Alina Jumabhoy reaffirmed this. In a blog post for Train Dogs and Puppies, she wrote about how it was certainly possible to teach an older dog new tricks. She stressed that it would be harder to do given the physical and mental limitations older dogs might have (like loss of hearing, loss of sight, less cognitive ability). However, she gave owners some tips to work around those limitations.
- First of all, owners need to have patience when working with older dogs. The process of teaching older dogs will take longer than a process for puppies.
- Owners should incorporate both verbal and visual cues for commands.
- Owners should first go over the basic commands (like “Sit,” and “Stay) before teaching older dogs advanced tricks.
- Some things owners can teach their dogs will be to walk backward, ring a bell, and tidy up. These tasks can keep an older dog active and the bell-ringing task serves the ultimate purpose of preventing accidents in the house when nature calls.
Dealing with Changing Dog Behaviors
In a blog post from La Vida Fresca, Margarat Nee wrote how dogs could change their habits and behaviors when they go older, especially in response to changing circumstances. To illustrate this point, she wrote about two dogs she had, Hesher and Vida. When Nee first had Vida, Hesher was the older dog and in order to vie for Nee’s attention, like jumping for the first time (he was 14 years old), finding new ways to interact with other dogs, and climbing into bed. When Vida got older (she was 12 at the time the blog post was published), she formed new eating habits and stopped doing some of the activities she used to do while the family lived in California (Nee had moved to New Hampshire by then).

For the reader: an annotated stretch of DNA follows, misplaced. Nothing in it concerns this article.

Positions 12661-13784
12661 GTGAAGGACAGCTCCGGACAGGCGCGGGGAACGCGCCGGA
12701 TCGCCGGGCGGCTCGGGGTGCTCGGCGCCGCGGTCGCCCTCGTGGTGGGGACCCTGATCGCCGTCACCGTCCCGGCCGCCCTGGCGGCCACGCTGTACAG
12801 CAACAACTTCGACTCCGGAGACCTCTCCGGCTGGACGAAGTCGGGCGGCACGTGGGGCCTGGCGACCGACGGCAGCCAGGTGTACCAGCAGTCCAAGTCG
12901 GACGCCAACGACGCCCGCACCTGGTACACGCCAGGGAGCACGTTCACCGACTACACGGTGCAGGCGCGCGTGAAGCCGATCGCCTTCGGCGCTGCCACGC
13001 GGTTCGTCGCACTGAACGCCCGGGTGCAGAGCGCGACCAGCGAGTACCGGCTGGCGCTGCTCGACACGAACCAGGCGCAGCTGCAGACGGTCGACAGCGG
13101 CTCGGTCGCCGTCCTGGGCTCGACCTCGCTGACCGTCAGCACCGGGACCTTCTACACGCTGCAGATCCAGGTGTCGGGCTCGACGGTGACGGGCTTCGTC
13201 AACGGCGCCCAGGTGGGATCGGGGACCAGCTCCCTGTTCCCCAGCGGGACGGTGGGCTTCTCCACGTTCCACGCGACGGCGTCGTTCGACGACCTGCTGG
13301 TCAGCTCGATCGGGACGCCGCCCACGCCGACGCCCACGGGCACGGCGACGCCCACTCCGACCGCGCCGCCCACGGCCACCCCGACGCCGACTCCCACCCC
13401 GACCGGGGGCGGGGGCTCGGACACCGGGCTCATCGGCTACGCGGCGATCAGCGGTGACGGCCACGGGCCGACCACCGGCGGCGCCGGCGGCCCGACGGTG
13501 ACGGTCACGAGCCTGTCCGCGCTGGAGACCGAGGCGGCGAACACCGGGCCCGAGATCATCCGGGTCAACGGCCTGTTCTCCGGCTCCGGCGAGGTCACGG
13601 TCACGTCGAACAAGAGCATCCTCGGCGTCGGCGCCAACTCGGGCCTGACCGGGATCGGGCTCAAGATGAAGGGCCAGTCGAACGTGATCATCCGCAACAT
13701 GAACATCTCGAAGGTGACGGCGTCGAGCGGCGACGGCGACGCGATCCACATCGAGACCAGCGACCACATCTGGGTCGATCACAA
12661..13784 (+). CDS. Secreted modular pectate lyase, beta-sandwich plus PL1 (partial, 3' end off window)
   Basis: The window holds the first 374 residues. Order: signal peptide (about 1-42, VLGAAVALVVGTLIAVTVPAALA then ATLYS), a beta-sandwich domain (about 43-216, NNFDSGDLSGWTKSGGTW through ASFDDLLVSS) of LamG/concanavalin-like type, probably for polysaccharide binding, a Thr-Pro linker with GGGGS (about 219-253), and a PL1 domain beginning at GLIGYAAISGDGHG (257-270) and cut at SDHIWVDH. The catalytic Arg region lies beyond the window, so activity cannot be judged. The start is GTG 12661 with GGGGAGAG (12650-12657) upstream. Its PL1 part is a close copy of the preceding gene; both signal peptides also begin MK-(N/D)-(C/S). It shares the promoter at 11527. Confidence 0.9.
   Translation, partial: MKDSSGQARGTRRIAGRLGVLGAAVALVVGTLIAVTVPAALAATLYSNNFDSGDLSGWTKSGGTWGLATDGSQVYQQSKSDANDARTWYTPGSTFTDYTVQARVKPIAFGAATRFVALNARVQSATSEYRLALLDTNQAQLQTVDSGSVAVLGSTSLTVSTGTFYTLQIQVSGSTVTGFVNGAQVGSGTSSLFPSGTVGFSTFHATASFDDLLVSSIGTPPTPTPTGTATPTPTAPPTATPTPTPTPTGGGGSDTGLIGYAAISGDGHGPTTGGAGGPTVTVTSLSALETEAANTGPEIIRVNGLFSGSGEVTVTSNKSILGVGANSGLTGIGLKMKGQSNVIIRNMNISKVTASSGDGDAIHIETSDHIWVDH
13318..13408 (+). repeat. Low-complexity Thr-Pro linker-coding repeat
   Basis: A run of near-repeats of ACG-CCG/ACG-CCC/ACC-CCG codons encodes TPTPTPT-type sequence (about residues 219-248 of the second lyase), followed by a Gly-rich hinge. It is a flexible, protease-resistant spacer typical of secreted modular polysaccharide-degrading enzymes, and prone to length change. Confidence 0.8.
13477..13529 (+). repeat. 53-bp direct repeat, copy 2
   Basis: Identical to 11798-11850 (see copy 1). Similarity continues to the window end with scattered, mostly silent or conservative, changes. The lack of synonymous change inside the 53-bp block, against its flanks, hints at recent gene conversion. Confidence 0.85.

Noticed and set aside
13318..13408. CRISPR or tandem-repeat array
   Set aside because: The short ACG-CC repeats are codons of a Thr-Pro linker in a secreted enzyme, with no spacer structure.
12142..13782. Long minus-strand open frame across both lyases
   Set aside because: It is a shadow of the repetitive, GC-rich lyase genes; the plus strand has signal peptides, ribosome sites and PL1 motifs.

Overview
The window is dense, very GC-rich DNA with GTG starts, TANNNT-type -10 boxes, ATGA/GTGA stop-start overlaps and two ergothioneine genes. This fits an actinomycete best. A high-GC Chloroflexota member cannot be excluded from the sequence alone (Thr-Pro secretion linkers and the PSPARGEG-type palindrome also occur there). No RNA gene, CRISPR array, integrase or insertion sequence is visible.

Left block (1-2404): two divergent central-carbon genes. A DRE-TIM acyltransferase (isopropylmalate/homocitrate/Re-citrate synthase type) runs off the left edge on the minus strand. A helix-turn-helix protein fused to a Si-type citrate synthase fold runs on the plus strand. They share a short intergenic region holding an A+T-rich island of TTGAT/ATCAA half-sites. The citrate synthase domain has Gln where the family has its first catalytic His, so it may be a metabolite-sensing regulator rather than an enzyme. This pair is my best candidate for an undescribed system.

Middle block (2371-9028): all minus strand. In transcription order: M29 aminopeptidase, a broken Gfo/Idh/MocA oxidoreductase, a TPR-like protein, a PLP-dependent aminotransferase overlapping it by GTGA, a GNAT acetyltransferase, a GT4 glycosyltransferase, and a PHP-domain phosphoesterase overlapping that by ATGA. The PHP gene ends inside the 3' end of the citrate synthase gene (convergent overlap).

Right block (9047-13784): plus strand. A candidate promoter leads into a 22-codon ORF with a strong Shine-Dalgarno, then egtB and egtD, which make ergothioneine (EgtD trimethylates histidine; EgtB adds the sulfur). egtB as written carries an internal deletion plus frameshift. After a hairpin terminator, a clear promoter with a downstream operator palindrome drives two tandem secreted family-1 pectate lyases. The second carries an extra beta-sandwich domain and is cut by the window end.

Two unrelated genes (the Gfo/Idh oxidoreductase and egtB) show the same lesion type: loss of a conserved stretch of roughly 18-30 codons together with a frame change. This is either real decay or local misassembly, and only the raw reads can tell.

At first, Vida’s change of eating habits concerned Nee, but Nee talked to a specialist named Gina Palmer. After Palmer reassured Nee, Nee learned to accept the changes in Vida’s behavior and to respond positively to them.